ACE inhibitors and angiotensin receptor blockers do not boost risk of COVID-19 or flu

Mark Mascolini, for

Large studies in the United States, Italy, and the United Kingdom (UK) should ease fears that taking angiotensin-converting enzyme (ACE) inhibitors or angiotensin receptor blockers (ARBs) raise the risk of COVID-19 or influenza. [1, 2, 3]

In fact the UK study found that these popular antihypertensives lower flu risk.

Because SARS-CoV-2, the COVID-19 virus, uses angiotensin-converting enzyme 2 (ACE-2) to enter target cells, some feared that drugs interfering with the renin-angiotensin–aldosterone system – like ACE inhibitors and ARBs – may make COVID-19 more likely. [1, 2]

Influenza A (including subtypes H7N9, H1N1, and H5N1) uses the ACE-2 receptor to mediate lung damage.  [3]

Researchers at New York University (NYU) in New York City analysed medical records of everyone tested for COVID-19 between 1 March and 15 April 2020. [1] Among 12,594 people tested, 5894 (46.8%) had COVID-19 and 1002 (17% of 5894) had severe illness (intensive care, mechanical ventilation, or death). More than one third (4357; 34.6%) had a history of hypertension, of whom 2573 (59.1%) had COVID-19 and 634 (24.6% of 2573) had severe COVID-19. 

The NYU team assessed relations between previous treatment with ACE inhibitors, ARBs, beta-blockers, calcium-channel blockers, or thiazide diuretics and a positive or negative COVID-19 test plus the likelihood of severe illness among those with COVID-19. Bayesian methods showed no association between any medication class and greater chance of a positive COVID-19 test or a substantially increased risk of severe COVID-19. 

In Italy’s Lombardy region, researchers matched 6272 people with SARS-CoV-2 infection to 30,759 people without the virus by age, sex, and municipality. [2]

Both groups averaged 68 years in age and 37% were women. People with COVID-19 took ACE inhibitors and ARBs more often than the control group because they had a higher prevalence of cardiovascular disease. But statistical analysis detected no association between ARBs or ACE inhibitors and COVID-19 risk overall or COVID-19 risk in people with a severe or fatal disease course.

UK researchers used electronic health records to determine flu incidence in adults who got an ACE inhibitor, an ARB, or neither from 1998 through 2016. [3]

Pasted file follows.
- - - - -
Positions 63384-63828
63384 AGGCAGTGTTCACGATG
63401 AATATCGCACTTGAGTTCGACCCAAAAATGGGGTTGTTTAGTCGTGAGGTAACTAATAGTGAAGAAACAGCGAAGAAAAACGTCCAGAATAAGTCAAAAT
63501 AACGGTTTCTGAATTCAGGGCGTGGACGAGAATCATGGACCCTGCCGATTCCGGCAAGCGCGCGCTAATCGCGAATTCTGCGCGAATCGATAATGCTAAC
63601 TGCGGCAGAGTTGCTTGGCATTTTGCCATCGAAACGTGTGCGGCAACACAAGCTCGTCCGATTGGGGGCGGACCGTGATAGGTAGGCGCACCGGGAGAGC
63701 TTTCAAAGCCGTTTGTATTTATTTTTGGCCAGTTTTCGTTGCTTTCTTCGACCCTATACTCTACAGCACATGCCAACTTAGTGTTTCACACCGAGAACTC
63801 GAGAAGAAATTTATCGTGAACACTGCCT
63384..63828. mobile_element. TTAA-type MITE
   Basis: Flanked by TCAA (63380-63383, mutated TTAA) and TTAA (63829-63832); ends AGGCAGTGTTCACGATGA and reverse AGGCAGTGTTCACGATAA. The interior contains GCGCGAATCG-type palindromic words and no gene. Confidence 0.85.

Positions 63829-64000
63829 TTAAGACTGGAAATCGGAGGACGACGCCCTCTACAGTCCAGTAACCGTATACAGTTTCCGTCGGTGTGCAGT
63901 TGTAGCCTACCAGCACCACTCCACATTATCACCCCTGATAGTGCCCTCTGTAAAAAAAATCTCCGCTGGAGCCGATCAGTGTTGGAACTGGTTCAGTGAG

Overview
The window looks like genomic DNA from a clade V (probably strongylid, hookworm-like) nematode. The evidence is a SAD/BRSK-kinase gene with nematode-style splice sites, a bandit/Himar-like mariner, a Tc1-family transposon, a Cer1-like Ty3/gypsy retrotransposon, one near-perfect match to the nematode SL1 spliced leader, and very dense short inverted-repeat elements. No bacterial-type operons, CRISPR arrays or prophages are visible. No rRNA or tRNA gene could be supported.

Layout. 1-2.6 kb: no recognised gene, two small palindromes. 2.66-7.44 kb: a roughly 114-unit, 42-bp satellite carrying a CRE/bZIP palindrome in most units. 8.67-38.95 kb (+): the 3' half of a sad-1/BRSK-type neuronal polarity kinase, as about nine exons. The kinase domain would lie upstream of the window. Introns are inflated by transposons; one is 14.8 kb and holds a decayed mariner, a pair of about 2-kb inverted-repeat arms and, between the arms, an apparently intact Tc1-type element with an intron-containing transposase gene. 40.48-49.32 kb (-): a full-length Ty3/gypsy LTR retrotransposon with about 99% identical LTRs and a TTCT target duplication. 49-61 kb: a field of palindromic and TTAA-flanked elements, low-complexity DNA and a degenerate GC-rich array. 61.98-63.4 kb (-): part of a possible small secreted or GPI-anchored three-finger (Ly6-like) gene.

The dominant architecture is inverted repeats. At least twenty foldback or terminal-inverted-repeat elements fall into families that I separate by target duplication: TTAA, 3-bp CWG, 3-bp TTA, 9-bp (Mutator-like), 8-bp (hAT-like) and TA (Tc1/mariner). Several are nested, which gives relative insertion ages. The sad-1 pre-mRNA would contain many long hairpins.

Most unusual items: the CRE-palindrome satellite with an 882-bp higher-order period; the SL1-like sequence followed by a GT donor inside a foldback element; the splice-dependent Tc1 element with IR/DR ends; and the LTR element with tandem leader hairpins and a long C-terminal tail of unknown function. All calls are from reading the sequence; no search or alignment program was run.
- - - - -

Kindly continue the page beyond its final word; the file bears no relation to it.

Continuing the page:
While 700,994 people got an ACE inhibitor prescription, 230,028 were prescribed an ARB and 4,742,017 got neither drug or the direct renin inhibitor aliskiren. After a median 8.7 years of follow-up, an analysis adjusted for age, sex, smoking history, influenza vaccination, obesity, and 12 comorbidities determined that people taking an ACE inhibitor had a one third lower risk of flu than those who did not (adjusted hazard ratio [aHR] 0.66, 95% confidence interval [CI] 0.62 to 0.70). Taking an ARB halved the flu risk (aHR 0.52, 95% CI 0.47 to 0.57). Further analysis showed that the longer people took ACE or ARB agents, the lower their flu risk.

Professional societies and expert panels recommend not stopping ACE inhibitors or ARBs for fear that they may raise the risk of COVID-19 infection, severity, or death. [4, 5, 6]


  1. Reynolds HR et al. Renin–angiotensin–aldosterone system inhibitors and risk of Covid-19. N Engl J Med. DOI: 10.1056/NEJMoa2008975. 
  2. Mancia G et al. Renin–angiotensin–aldosterone system blockers and the risk of Covid-19. N Engl J Med. DOI: 10.1056/NEJMoa2006923. 
  3. Chung SC et al. Association between angiotensin blockade and incidence of influenza in the United Kingdom. N Engl J Med. May 8, 2020. DOI: 10.1056/NEJMc2005396. 
  4. American College of Cardiology. HFSA/ACC/AHA statement addresses concerns re: using RAAS antagonists in COVID-19. March 17, 2020. 
  5. European Society of Cardiology. Position statement of the ESC Council on Hypertension on ACE-inhibitors and angiotensin receptor blockers. March 13, 2020. 
  6. Vaduganathan M et al. Renin–angiotensin–aldosterone system inhibitors in patients with Covid-19. N Engl J Med 2020;382:1653-1659.

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